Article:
The major has two tracks: The Classical and Mediterranean Civilization track, which most students choose, requires two years of study of one ancient language, Greek, Latin, or Hebrew. Students complete the major requirements by selecting about ten courses from a broad range of offerings in different aspects of ancient Mediterranean civilization. Students who choose the second track, Classical Languages and Literature, study two ancient languages, but take fewer ancient civilization courses. Most graduate programs in Classics look for incoming students who have already completed three years of both Latin and Greek or three years of one and two years of the other. Reading knowledge of German and/or French is definitely a plus. Students interested in graduate study in Classics need to inform a Classics adviser of this early in their undergraduate careers.

For further information on the Classics major, see the Major Requirements below and contact one of the faculty advisers.

Career Opportunities

The major in Classical Civilization is a liberal arts degree and is therefore excellent preparation for professional schools. Recent graduates in Classics have been successful in gaining admission to distinguished schools of law, medicine, library science, and graduate study in many liberal arts and social science disciplines. Other recent graduates have embarked on promising careers in journalism, television, publishing, museum work, and teaching.

Major Requirements

Track 1: Classical and Mediterranean Civilization

Units

Lower division courses

26-27

3 language courses

  • Latin or Greek 1, 2 and 3

15

 

2 introductory courses

  • two courses from CLA 1, 2, 3 or 4

8

 

1 cultural course

  • AHI 1A (Art History)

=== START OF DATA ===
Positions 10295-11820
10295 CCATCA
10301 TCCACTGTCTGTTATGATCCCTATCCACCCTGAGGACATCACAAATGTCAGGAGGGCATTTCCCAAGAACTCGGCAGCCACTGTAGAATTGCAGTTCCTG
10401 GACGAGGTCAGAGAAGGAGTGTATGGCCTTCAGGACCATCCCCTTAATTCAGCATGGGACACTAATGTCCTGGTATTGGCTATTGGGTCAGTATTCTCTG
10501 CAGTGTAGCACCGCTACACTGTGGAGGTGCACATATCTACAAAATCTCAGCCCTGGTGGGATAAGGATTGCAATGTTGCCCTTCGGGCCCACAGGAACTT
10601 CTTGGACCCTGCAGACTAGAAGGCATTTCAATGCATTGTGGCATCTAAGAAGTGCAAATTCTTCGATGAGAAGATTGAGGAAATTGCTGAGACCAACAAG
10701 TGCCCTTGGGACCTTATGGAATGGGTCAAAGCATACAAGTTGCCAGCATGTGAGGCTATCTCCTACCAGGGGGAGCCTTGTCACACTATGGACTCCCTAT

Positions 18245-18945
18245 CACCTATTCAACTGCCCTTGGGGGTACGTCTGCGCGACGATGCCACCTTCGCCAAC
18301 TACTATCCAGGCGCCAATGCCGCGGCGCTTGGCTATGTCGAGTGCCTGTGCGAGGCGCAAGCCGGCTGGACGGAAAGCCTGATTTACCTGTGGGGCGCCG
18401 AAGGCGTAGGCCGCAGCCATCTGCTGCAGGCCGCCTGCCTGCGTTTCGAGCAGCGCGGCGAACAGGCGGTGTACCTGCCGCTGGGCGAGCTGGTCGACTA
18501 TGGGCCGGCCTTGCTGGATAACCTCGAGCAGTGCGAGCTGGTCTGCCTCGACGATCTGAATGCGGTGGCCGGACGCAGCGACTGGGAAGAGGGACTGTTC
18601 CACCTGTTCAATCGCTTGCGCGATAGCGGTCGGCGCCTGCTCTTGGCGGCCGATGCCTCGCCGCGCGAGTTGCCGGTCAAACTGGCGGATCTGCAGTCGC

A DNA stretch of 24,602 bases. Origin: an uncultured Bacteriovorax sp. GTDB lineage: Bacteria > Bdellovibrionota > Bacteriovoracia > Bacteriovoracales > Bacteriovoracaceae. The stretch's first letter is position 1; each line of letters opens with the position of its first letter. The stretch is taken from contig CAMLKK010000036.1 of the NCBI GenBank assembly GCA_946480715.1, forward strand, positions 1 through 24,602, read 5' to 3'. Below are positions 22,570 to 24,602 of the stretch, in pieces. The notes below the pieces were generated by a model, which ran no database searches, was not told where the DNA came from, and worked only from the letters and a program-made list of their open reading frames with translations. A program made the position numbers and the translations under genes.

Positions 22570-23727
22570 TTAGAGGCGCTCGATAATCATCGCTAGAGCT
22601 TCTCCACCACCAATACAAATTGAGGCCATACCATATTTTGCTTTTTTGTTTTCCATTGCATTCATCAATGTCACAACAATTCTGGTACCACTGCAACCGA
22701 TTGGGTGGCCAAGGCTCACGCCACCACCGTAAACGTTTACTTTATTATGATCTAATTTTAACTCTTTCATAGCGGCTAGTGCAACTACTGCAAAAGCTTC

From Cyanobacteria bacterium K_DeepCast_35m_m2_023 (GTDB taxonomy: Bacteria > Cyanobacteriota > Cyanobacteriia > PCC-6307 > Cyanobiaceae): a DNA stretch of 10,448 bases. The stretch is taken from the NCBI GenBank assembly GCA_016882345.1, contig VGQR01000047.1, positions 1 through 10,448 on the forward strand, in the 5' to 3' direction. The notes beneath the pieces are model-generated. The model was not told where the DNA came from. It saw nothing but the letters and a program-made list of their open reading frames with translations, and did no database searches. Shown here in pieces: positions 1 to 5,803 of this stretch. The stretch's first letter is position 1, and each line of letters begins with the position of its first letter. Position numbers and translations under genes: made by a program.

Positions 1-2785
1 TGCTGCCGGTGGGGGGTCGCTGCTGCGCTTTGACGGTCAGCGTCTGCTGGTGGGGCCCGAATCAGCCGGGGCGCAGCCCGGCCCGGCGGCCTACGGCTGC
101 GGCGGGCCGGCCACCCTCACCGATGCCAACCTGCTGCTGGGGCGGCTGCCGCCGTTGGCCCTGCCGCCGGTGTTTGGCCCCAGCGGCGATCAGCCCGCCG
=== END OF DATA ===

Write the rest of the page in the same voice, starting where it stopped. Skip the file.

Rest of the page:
• CLA 1 - 51
  • COM 1 (Comparative Literature)
  • PHI 21 (Philosophy)
  • RST 21 or 40 (Religious Studies)

3-4

 

 

 

Upper division courses

40

3 language courses (LAT 100 - 135, GRK 100 - 131)

12

CLA 190 (Senior Seminar)

4

3 upper-division courses CLA 101 - 199, or GRK or LAT 100 - 199

12

3 additional upper-division courses from CLA 101 - 199, or GRK or LAT 100 - 199

  or

  • HIS 102A, 111A, 111B, 111C
  • PHI 143, 160, 161, 162
  • RST 102, 125, 141A, 141B, 141C
  • POL 118A (Political Science)
  • CLA 150
  • CLA 171, 172A, 172B, 173, 174, 175

12

 

 




 

Total

66-67

 

 

Track 2: Classical Languages and Literatures

Units

Lower division courses

34
6 language courses
  • Latin and Greek 1, 2 and 3

30

 

1 introductory course

  • CLA 1, 2, 3 or 4

4

 

Upper division courses

36

6 language courses

  • at least two courses in each language (LAT 100 - 135, GRK 100 - 131)

24

 

CLA 190 (Senior Seminar)

4

2 additional upper-division courses to be selected from CLA 101 - 199, GRK or LAT 100 - 199 or from the following courses in other departments:

  • HIS 102A, 111A, 111B, 111C
  • PHI 143, 160, 161, 162
  • RST 102, 125, 141A, 141B, 141C
  • POL 118A
  • CLA 171, 172A, 172B, 173, 174, 175

8

 

 

 

Total

70

Minor Programs

The department offers minors in Classical Civilization, Greek, and Latin for those wishing to follow a shorter but formally recognized program of study in classics.

 

Minor Requirements

 

 

Units

 

 
Classical Civilization 20
Classics 1, 2, 3 or 4 4
One upper division course in Latin or Greek 4
Two additional upper division courses in Classics, Latin or Greek 8
One additional upper division course selected from groups (a) or (b) in the Classical Civilization major 4
   
Greek 20
Classics 1 or 2 4
Three upper division courses in Greek 12
One additional upper division course in Classics, Latin or Greek 4
   
Latin 20
Classics 3 or 4 4
Three upper division courses in Latin 12
One additional upper division course in Classics, Latin or Greek 4